National, Back Page

Climate change causes riverbank erosion

Published : 29 Aug 2019 10:16 PM | Updated : 07 Sep 2020 12:59 PM

Riverbank erosion across the country has taken serious turn rendering lakhs of people homeless. Besides, the erosion is also destroying crops land, government establishments, non-governmental offices and educational establishments. Experts pin the blame for this worst situation on climate change. About 700 rivers, including their tributaries flow through Bangladesh, constituting a waterway of total length of around 24,140 kms. Government has taken initiatives to construct embankments, conduct river dredging and embankment forestation. Bangladesh is projected to lose around 2,270 hectares of land this year due to riverbank erosion, a study report has said. Every year in Bangladesh, riverbank erosion leads to millions of people being affected as it results in damage and loss of crops, cattle, housing structures, and farmland.

Additionally, it erodes away public infrastructure and communication systems. The unpredictable shifting behavior of the rivers and their encroachments not only affect the rural floodplain population but also the urban growth centers and infrastructures, says Abdul Mazid, an environment specialist. Mentioning the long-term effect of climate change on river erosion Abdul Mazid said that, “riverbank erosions often cause loss of crops, seeds and agricultural land, which may affect the quality and quantity of the harvest and exacerbate food insecurity.”

According to the Bangladesh Water Development Board (BWDB) the most erosion-prone districts are Bagura, Sirajganj, Kurigram, Lalmonirhat, Gaibandha and Rangpur, in the country’s north, and Chandpur, Manikganj, Rajbari Shariatpur, and Faridpur in Dhaka zone, with Tangail and Jamalpur in Mymensingh zone, and the coastal areas of Patuakhali. The most erosion-prone area in Bangladesh is Sirajganj, which faced a total land erosion at a rate of 622.2 ha, according to a (Center for Environmental and Geographic Information Services) CEGIS study. “The Government of Bangladesh and International NGOs must prioritize the quick restoration of livelihoods across river-erosion affected areas. They must be more proactive in identifying urgent food security and livelihood projects that will provide income-generating opportunities for communities, as well as reestablish assets.” says Professor and Environmentalist Nazrul Islam.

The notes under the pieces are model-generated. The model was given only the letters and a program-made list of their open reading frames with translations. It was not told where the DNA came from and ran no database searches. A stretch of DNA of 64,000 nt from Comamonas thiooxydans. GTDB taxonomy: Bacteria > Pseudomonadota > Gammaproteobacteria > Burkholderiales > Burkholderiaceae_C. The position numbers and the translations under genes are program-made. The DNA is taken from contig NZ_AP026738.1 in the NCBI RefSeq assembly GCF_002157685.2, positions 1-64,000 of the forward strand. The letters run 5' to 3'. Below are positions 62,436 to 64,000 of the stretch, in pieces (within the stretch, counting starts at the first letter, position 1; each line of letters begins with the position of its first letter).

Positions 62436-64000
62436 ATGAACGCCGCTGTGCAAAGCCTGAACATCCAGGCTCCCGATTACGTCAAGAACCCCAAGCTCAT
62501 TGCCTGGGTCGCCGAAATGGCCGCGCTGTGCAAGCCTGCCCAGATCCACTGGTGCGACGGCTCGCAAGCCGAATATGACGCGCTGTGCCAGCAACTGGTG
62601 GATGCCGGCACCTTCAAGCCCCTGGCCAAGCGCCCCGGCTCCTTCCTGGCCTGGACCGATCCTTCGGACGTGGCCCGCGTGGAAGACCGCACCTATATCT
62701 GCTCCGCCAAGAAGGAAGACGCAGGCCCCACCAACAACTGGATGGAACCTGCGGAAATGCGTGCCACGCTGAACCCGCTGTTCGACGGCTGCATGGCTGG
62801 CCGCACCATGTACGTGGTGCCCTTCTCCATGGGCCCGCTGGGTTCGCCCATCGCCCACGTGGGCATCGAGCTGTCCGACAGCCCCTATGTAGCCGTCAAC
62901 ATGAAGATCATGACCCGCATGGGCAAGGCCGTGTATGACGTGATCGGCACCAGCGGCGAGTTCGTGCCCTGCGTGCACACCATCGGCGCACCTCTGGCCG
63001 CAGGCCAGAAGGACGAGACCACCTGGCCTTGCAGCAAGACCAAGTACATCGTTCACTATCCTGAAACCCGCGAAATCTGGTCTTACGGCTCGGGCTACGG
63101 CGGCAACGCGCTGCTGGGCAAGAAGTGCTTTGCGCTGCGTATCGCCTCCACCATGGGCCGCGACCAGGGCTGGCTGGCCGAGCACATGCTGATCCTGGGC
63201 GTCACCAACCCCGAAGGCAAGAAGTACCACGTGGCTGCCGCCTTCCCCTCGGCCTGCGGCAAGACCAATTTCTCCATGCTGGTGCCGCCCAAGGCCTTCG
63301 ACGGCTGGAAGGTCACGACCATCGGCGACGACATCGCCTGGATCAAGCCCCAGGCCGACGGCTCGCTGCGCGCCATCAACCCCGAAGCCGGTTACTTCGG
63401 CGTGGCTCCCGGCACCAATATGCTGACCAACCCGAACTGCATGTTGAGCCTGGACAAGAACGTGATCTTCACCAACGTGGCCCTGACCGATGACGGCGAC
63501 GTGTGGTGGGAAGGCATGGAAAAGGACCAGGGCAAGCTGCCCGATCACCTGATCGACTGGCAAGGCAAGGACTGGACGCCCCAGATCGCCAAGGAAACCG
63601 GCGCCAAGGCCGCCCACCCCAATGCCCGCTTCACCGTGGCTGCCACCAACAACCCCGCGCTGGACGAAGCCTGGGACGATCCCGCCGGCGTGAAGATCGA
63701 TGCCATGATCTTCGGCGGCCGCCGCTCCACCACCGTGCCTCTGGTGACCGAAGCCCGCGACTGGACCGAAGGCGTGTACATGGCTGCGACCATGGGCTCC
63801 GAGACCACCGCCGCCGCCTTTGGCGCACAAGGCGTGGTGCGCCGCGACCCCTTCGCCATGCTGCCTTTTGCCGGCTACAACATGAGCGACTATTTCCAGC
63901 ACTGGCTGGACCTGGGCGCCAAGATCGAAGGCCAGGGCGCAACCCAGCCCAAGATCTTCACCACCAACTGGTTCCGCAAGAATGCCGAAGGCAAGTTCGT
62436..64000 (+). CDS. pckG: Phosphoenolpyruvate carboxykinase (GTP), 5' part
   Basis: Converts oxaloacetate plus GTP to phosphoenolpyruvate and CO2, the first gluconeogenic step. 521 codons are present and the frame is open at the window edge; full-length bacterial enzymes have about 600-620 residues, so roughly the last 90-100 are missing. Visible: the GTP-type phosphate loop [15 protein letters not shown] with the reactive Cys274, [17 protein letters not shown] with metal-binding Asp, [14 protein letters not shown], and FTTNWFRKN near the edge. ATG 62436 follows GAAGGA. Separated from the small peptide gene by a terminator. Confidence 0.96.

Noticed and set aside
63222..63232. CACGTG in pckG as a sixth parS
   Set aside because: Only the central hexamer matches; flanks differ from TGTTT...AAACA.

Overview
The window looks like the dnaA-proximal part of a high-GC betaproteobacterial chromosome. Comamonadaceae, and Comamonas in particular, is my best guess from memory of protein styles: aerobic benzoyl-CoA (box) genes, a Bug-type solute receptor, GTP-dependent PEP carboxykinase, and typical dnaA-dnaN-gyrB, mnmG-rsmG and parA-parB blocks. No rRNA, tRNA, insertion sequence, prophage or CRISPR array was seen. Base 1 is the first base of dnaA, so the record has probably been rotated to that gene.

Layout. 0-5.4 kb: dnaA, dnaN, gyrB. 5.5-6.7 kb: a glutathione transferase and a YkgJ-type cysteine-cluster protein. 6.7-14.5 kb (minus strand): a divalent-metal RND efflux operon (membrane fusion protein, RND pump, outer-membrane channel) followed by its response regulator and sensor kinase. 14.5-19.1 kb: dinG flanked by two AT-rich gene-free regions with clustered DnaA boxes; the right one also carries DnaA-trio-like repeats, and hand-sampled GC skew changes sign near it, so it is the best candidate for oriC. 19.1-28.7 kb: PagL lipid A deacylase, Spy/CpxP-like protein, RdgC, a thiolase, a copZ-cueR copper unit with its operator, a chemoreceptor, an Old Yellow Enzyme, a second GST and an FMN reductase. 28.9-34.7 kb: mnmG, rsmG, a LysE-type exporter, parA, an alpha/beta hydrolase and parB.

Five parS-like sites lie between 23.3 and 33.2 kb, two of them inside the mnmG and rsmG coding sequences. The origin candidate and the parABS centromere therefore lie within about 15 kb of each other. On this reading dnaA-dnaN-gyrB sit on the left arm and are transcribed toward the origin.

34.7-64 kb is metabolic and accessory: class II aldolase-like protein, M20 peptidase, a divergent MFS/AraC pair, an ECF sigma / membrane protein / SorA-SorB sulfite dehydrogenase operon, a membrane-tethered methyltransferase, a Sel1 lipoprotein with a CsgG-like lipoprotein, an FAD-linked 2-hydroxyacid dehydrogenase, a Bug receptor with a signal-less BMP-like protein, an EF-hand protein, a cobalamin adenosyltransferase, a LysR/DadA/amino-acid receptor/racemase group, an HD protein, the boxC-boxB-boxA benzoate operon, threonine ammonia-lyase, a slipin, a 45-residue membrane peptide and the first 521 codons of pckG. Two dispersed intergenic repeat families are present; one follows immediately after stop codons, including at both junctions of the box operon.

Most of the country’s land is formed through silt brought by the rivers. Additionally, Bangladesh is in a monsoon climate zone facing heavy rainfall and flooding. Where there are no well-constructed embankment of a river, the soil can be eroded due to heavy rainfall and flooding. Due to climate change, the rainfall pattern is ever changing and it triggers abnormal flooding. Such flooding in addition to increased flow of river water from the upper catchment areas increases the intensity of riverbank erosion.

Riverbank erosion can take place, both, during flooding and after the water recedes. Cegis has predicted 22 probable vulnerable locations for this year along both banks of the Jamuna, the Ganges and the Padma rivers which are vulnerable to riverbank erosion. Since 2004, Cegis has been predicting riverbank erosion in the major rivers in Bangladesh with adequate accuracy in collaboration with the Bangladesh Water Development Board (BWDB).

In 2017, Cegis predicted 29 locations out of which 20 are in the Jamuna, five in the Ganges and four in the Padma rivers. In September 2018, over 13,000 people of Naria upazila became homeless due to the erosion by the Padma. At least 200 businesses at Sadhur Bazar and 200 shops at Wapda Bazar disappeared in the Padma. The Cabinet Committee on Economic Affairs in November 2018 approved a proposal to protect Zajira and Naria upazilas of Shariatpur from river erosion at a cost of Tk 1,077.58 crore.